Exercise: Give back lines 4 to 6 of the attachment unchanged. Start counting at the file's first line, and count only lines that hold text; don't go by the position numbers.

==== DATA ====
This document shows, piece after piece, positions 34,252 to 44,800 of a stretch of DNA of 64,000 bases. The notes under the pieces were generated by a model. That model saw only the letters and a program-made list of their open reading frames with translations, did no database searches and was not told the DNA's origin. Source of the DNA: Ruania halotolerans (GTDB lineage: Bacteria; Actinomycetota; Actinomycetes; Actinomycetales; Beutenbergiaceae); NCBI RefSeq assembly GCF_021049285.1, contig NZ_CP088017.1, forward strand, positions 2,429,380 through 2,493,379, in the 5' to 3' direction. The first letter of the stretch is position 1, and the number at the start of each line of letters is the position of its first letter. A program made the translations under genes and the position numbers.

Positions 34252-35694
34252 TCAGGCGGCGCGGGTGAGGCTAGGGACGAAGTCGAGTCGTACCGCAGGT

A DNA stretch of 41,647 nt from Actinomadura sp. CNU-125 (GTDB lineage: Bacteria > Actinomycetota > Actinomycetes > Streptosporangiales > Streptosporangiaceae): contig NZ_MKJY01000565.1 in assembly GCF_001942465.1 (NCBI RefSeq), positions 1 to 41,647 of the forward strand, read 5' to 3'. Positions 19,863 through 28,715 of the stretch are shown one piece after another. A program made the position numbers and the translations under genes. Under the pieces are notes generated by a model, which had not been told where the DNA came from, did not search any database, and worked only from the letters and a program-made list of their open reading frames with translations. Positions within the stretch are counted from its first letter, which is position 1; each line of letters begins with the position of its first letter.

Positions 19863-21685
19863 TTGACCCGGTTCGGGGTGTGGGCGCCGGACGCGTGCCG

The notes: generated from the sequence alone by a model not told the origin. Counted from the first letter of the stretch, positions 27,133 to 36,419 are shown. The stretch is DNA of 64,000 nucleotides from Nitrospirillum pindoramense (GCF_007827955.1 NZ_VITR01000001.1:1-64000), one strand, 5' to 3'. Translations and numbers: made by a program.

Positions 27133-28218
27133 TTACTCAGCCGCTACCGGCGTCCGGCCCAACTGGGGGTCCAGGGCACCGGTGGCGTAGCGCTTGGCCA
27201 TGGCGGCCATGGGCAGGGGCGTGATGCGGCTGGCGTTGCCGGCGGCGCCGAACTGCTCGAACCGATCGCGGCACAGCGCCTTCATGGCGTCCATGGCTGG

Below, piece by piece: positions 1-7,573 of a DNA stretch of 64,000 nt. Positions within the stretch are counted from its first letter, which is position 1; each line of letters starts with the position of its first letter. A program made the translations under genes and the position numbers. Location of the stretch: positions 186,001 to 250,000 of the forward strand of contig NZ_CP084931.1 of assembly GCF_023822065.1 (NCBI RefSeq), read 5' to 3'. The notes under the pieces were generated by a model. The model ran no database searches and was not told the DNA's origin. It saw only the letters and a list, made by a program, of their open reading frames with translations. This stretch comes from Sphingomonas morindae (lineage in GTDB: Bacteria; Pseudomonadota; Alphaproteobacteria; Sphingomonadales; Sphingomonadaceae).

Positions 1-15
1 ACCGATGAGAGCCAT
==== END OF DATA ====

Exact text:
A DNA stretch of 41,647 nt from Actinomadura sp. CNU-125 (GTDB lineage: Bacteria > Actinomycetota > Actinomycetes > Streptosporangiales > Streptosporangiaceae): contig NZ_MKJY01000565.1 in assembly GCF_001942465.1 (NCBI RefSeq), positions 1 to 41,647 of the forward strand, read 5' to 3'. Positions 19,863 through 28,715 of the stretch are shown one piece after another. A program made the position numbers and the translations under genes. Under the pieces are notes generated by a model, which had not been told where the DNA came from, did not search any database, and worked only from the letters and a program-made list of their open reading frames with translations. Positions within the stretch are counted from its first letter, which is position 1; each line of letters begins with the position of its first letter.

Positions 19863-21685
19863 TTGACCCGGTTCGGGGTGTGGGCGCCGGACGCGTGCCG